2. No, I totally agree. As I say, my theoretical desire for a complete job clashes with my practical appreciation for the “good parts” edition (as in Goldman père’s version of S. Morgenstern) — not to mention the readership problem you mention.

  3. SFReader says:

    I have a feeling I just read an abridgement of the abridged version of this dictionary.

    Two memorable “good parts” (and in original Spanish too) and pretty good feeling what books like this were all about.

  4. I’m boggling at the thought of translating a dictionary. Are there translations of other celebrated dictionaries — such as Dr Johnson’s idiosyncratic entries?

    Wouldn’t a non-Castilian speaker (or even a speaker of modern Spanish) need a parallel commentary to explain the digressiveness, etc? Does C17th estrella mean just modern English ‘star’? Or did it have a range of meanings and associations not attached to ‘star’? How would we know whether and how Covarrubias was exceeding the brief?

    Would we even know if the dictionary fulfilled the harmless drudgery of being a dictionary if we get translations only of cherry-picked bon-mots, not to say bon-bons? As opposed to it being one of those spoof dictionaries of (say) Real Estate Agent’s blurb.

  5. SFReader says:

    Have a look at this beauty – Mongol-Chinese-Manchu dictionary translated into Russian and French by Pozdneev


    Absolutely marvelous reading, especially if you don’t know any Mongol, Chinese or Manchu (or Russian for that matter) and have to understand what’s going on only from French text.

    with entries like

    cantate executee au ministere de la guerre pendant le banquet donne aux licenciers militaires

    nom d’une bete a dos long, grele mais tres faible; long

    enseigne ou tableau d’honneur donnes en signe d’approbation apres la mort, aux personnes qui ont ete respectueuses envers leurs parents, eloge fait aux veuves qui sont restees fideles a leurs maris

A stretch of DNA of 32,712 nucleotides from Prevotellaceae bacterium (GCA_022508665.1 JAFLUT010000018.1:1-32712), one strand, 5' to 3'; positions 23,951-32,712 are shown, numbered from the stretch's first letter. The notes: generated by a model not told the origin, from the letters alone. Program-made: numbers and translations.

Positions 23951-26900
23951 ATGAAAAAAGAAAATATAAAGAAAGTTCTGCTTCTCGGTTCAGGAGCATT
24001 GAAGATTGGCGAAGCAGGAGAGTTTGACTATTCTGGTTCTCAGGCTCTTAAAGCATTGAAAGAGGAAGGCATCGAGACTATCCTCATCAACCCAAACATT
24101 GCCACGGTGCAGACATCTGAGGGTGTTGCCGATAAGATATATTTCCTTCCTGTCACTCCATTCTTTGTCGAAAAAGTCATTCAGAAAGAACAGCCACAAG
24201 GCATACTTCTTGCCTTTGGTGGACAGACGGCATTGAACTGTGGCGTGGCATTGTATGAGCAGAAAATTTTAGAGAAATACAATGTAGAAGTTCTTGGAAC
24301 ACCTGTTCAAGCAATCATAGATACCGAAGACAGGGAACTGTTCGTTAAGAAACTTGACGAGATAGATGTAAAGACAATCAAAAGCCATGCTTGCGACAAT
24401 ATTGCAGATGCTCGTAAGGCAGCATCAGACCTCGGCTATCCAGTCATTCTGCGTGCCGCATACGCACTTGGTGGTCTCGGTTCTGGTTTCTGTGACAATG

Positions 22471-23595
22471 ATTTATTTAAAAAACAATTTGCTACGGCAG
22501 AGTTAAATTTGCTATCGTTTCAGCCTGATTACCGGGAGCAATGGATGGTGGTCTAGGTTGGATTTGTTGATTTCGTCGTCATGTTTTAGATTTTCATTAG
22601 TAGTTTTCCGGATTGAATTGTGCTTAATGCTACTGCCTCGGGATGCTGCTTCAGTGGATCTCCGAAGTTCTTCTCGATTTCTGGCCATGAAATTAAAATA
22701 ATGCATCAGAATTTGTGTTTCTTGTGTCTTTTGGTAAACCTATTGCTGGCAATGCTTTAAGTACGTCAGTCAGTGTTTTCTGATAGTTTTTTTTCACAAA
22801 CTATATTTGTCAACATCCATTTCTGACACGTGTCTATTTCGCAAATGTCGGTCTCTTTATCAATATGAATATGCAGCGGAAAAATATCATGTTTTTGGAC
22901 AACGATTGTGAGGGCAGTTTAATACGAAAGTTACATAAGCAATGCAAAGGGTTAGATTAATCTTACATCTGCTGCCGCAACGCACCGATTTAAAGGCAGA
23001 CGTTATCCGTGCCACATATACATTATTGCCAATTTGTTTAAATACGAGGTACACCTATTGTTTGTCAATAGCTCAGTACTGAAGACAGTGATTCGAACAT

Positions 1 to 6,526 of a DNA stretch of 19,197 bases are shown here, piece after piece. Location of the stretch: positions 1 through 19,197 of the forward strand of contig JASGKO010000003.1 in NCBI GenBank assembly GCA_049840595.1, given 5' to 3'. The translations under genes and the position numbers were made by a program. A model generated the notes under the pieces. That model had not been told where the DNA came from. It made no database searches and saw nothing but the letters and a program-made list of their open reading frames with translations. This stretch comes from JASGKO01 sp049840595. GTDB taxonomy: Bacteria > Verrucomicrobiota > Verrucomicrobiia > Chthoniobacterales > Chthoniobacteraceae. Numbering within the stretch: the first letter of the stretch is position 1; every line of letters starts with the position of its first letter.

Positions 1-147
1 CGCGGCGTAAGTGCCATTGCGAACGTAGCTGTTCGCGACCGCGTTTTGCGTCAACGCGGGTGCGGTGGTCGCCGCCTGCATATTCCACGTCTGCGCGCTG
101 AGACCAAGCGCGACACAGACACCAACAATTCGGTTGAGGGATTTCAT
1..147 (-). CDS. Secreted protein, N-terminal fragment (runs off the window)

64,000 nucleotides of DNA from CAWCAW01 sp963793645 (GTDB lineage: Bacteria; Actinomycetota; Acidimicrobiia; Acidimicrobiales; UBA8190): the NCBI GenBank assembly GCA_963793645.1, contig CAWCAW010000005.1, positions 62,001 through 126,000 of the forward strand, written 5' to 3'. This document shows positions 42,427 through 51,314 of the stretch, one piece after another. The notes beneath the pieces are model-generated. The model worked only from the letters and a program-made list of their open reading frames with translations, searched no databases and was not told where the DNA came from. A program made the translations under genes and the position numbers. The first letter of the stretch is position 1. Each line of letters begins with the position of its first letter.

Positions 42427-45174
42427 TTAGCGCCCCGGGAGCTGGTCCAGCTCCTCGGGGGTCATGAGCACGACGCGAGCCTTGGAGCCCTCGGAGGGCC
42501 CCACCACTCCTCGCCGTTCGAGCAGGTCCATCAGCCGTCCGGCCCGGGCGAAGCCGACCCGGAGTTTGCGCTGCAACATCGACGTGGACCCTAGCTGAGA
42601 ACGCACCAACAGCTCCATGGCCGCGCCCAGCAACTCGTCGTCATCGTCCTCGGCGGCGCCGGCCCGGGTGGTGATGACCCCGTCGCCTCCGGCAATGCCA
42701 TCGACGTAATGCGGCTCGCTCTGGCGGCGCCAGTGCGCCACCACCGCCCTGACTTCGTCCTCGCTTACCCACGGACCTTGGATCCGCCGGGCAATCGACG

6. SFReader says:

    And my favorite entry:

    nom d’un animal d’Amerique dont la queue egale le corps en longueur et qui, lorsqu’il est attaque par des chasseurs, jette ses petits sur son dos et, les preservant de sa queue, s’enfuit

  7. Jen in Edinburgh says:

    It also made me think of Johnson’s dictionary, which generally appears as excerpts of the more idiosyncratic definitions.

    But I’m also not very sure what a translation of a dictionary would be, or do – do you end up with a translation of 16th century Spanish into modern English? Or into 16th century English? Or definitions of 16th century English in modern English? Or…?

  8. Athel Cornish-Bowden says:

    You got there before me: that’s probably my favourite also, but I do wonder what animal it refers to.

    On the whole it seems a very practical dictionary, listing mostly words one might need if one lived in rural Mongolia. However, I do wonder about hippopotame on the last page: are there a lot of hippopotamuses in Mongolia?

    Living where I do I’ve never felt the need for a word for a bow made from the horns of a yak, but I suppose I might if I lived in Mongolia